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Will this work for bottling?

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Makilio

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Hi all, I am making my cider (juice, cider yeast, nothing else). I have had it sit for about 18 days now, and I am a little lost what next to do. I want to add juice/fruit to it. I do not have hydrometer (I am going to buy next time I am at the shop) so no readings. Would this be ok, you think? I made 10L of cider, I will add 2-4 liters (please advise me) of juice or something equal, then add pectic enzyme and potassium sorbate, then put in refrigerator. Will this work? No risk of bottle bombs? I want to try cooler pasteurization next time but I am lost for this batch.

Thank you everyone.
 

Hoppy2bmerry

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Re pectic enzyme, if you are adding it for clarity, I believe you'll want to add it before making the juice addition, and give it 24 hours to work. Are you looking to flavor your cider, or do you want to carbonate it as well?

There's a great sticky explaining how to carb and stop the yeast before all the sugar is gone.
 
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Makilio

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Ok, I will add it before I add juice. I just want flavor, carbonation is not a priority yet, each batch is one extra step for me to try!

Thank you I will look at it. Sometimes with my English it can be hard to understand it all.
 

Yooper

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If the cider is finished, and clear, then campden and sorbate will allow you to sweeten the cider. If it's not finished and there are a lot of lees (sediment), it won't do anything.

The way it works is that sorbate does not kill yeast, but it prevents yeast reproduction. So, in an active fermentation when there are hundreds and hundreds of billions of active yeast, it won't do a thing. But once fermentation stops, and the cider clears, and the cider is racked off of the fallen yeast, it can be added to prevent yeast reproducing, thereby not allowing fermentation to begin again (usually). Sorbate works better in the presence of sulfite (campden), so they are generally added together.

However, it will NOT stop an active fermentation and will not work in a cider that is not clear and done fermenting.

If you use this method, and it is successful, you can sweeten to taste without any risk of bottle bombs.

Because the yeast has been inhibited, however, you will not be able to bottle carbonate the cider. Carbonation is a function of the yeast.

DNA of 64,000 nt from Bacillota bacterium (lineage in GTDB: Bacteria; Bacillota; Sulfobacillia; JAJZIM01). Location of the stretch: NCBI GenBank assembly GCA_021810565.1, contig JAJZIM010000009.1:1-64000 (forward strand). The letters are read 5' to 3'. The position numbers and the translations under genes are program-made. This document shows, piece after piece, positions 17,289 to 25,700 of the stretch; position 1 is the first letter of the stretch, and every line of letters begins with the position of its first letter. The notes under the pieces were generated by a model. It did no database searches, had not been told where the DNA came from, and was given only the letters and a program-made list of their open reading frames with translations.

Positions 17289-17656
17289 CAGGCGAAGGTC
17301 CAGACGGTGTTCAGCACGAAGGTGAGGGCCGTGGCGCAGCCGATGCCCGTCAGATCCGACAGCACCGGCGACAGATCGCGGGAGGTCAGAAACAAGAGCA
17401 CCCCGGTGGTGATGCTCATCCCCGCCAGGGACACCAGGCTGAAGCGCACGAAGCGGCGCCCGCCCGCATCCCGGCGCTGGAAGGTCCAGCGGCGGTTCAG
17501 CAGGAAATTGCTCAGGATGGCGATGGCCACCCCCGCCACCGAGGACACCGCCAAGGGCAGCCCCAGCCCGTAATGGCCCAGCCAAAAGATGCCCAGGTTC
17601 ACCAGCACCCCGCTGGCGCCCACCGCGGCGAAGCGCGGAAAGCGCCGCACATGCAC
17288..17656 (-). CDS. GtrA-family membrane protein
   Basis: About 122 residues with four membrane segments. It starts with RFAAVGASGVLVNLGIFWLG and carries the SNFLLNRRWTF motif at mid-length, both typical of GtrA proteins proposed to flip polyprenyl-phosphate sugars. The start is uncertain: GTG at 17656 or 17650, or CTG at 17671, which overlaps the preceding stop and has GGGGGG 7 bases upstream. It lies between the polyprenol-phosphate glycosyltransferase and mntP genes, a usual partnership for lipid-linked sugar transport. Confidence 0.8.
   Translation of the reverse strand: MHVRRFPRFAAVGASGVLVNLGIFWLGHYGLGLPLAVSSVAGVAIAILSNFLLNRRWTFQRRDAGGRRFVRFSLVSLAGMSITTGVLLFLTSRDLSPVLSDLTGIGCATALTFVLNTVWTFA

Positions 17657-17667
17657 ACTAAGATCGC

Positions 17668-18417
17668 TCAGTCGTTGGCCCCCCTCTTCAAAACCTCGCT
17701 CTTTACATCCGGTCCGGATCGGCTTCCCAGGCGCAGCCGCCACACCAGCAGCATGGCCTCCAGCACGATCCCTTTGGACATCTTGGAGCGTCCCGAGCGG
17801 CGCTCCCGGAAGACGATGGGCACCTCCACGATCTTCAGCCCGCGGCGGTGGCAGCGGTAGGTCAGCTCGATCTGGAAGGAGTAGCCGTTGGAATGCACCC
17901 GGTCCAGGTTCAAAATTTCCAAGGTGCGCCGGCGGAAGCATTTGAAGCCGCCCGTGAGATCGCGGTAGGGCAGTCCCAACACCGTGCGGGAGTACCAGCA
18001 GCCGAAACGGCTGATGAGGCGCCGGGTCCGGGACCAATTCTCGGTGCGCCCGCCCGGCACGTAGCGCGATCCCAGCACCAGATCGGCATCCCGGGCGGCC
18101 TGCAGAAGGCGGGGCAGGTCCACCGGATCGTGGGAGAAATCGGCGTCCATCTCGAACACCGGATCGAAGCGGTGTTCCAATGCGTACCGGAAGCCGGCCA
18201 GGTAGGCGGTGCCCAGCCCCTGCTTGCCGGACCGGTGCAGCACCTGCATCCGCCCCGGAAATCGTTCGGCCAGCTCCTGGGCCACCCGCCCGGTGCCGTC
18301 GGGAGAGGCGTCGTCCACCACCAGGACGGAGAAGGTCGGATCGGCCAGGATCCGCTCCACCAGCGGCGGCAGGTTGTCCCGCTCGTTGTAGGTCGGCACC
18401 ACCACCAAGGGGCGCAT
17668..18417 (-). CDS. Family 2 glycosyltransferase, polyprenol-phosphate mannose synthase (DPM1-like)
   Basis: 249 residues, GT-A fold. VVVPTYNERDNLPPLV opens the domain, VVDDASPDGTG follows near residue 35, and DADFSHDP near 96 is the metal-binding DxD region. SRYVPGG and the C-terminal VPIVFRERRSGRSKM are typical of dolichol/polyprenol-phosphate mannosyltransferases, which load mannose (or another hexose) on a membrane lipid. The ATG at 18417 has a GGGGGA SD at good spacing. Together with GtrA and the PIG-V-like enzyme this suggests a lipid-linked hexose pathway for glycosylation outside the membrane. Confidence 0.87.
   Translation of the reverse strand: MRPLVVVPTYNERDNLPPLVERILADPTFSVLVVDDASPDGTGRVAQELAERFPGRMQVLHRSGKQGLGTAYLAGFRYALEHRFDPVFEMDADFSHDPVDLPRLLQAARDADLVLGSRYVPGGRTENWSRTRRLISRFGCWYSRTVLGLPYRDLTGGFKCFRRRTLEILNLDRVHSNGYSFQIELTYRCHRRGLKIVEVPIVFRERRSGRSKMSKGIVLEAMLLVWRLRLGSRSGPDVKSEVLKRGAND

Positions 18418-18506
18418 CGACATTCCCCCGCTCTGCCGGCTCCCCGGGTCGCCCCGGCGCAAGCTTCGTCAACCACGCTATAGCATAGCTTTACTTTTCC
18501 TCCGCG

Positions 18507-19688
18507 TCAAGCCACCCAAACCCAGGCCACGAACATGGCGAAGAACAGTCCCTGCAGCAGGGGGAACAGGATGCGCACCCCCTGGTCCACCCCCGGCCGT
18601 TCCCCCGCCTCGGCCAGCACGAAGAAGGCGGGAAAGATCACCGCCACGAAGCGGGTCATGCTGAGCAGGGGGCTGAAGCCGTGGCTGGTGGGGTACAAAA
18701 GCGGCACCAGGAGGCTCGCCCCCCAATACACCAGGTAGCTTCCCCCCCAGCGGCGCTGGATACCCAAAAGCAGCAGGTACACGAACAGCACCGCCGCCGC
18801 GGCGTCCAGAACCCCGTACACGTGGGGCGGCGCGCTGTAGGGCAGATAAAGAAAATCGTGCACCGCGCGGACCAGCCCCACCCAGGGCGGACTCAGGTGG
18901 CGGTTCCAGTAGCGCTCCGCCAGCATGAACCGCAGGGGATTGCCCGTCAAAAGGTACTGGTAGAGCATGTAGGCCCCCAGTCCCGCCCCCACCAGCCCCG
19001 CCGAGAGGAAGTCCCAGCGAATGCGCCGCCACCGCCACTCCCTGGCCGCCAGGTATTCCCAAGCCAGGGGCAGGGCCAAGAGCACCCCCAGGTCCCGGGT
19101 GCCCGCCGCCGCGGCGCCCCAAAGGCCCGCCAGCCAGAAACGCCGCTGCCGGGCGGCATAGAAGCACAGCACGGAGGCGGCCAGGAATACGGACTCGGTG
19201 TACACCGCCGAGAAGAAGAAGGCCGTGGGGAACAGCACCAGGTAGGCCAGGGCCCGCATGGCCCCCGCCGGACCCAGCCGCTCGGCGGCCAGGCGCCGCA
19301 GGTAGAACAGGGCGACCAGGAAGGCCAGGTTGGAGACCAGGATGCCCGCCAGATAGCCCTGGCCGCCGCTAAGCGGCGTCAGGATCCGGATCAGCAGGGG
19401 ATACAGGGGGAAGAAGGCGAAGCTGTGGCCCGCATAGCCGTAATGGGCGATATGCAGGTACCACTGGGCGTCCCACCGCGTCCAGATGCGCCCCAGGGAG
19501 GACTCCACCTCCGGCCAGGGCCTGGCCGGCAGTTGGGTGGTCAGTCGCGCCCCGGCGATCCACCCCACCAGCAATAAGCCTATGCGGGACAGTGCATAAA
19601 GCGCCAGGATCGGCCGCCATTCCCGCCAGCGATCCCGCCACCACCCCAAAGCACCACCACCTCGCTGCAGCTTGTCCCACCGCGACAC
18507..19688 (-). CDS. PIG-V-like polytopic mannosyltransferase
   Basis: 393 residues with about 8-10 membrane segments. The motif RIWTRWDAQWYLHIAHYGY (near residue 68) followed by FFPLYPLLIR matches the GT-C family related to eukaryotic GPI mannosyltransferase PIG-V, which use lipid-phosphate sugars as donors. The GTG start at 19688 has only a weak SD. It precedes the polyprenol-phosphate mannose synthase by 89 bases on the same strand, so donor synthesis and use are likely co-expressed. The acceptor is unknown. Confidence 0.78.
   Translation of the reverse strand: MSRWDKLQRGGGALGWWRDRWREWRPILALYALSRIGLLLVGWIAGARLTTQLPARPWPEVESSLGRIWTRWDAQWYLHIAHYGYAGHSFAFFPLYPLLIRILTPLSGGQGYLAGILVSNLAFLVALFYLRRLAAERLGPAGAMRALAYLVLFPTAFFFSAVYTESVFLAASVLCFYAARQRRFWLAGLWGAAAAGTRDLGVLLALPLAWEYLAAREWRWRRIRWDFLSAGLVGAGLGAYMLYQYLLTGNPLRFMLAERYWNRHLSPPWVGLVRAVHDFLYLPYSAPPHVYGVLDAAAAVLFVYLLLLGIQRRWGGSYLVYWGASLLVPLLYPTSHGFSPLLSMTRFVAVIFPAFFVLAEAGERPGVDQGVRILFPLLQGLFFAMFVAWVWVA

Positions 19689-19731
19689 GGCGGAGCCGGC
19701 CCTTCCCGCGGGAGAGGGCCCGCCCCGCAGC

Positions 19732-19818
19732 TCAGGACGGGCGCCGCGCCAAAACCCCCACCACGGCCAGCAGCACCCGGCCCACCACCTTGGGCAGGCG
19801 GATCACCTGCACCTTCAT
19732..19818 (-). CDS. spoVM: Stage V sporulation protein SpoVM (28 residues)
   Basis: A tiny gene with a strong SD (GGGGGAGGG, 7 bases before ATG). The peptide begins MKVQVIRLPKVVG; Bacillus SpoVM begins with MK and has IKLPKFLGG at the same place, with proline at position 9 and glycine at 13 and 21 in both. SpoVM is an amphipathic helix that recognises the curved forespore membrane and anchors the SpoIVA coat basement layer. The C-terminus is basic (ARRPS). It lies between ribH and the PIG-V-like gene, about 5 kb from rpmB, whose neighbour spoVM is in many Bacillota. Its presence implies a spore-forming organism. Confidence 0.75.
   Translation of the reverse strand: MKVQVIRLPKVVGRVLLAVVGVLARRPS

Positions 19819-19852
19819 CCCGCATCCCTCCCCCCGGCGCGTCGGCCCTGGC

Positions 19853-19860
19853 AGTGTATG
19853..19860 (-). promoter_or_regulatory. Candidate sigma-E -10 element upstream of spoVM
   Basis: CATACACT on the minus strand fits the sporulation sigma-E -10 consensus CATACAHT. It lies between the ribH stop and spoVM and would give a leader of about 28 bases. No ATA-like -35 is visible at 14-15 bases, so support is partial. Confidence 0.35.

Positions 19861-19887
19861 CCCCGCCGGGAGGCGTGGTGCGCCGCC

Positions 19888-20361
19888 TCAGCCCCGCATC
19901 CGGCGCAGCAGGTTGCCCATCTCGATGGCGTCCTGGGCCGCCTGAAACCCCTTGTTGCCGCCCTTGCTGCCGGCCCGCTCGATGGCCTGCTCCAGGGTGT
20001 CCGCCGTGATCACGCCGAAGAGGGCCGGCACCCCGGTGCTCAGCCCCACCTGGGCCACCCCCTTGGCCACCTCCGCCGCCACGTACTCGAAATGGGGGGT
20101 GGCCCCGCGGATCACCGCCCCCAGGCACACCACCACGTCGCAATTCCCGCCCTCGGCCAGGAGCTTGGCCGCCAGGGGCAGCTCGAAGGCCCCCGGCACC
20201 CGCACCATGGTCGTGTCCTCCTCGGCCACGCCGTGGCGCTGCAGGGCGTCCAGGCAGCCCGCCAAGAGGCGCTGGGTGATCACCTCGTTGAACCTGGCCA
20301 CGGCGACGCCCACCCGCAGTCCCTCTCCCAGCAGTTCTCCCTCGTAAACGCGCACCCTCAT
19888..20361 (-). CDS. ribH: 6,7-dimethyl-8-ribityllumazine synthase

It's fairly easy to make a sweet still cider, or a dry carbonated cider. To make a sweet sparkling cider, extra steps and techniques like bottle pasteurization or kegging would be needed.
 
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Makilio

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I have fermented it for 3 weeks now, but it is still not clear. Do I just wait for it until it is?
 

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I have fermented it for 3 weeks now, but it is still not clear. Do I just wait for it until it is?
If you started with clear juice, then yes, wait for it to clear (as it's likely yeast). But if you started with cider that wasn't clear to begin with, it might never get as clear as it could. The thing to look for in that case is to make sure it's not dropping any more sediment, after sitting for at least 60 days in a new vessel. Once it's not dropping any more lees, and it's been at least 60 days, then it would be ok to stabilize it at that point.

Remember if you stabilize with sorbate, you won't be able to carbonate it, but you can make a sweetened cider that way without bottle bombs.
 
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Makilio

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Ok, thank you! So I should let it continue to sit for 60 days, then add sorbate + my juice to sweeten? Should I add pectic enzyme now, later, ever? After this batch I can try to do sweet carbonated cider, but this one I just want to have sweet cider.
 

ebbelwoi

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It's a bit too late to help you now, but when I add peach or pineapple juice, I use pectic enzyme/pectinase in a separate container to clarify it first, then siphon it into my cider.

If you're done fermenting, I don't see a problem adding the potassium sorbate now. I add it after about a week of secondary, then add juice, and it seems fine. I use force carbing in PET bottles, and I drink everything within a week or two.
 
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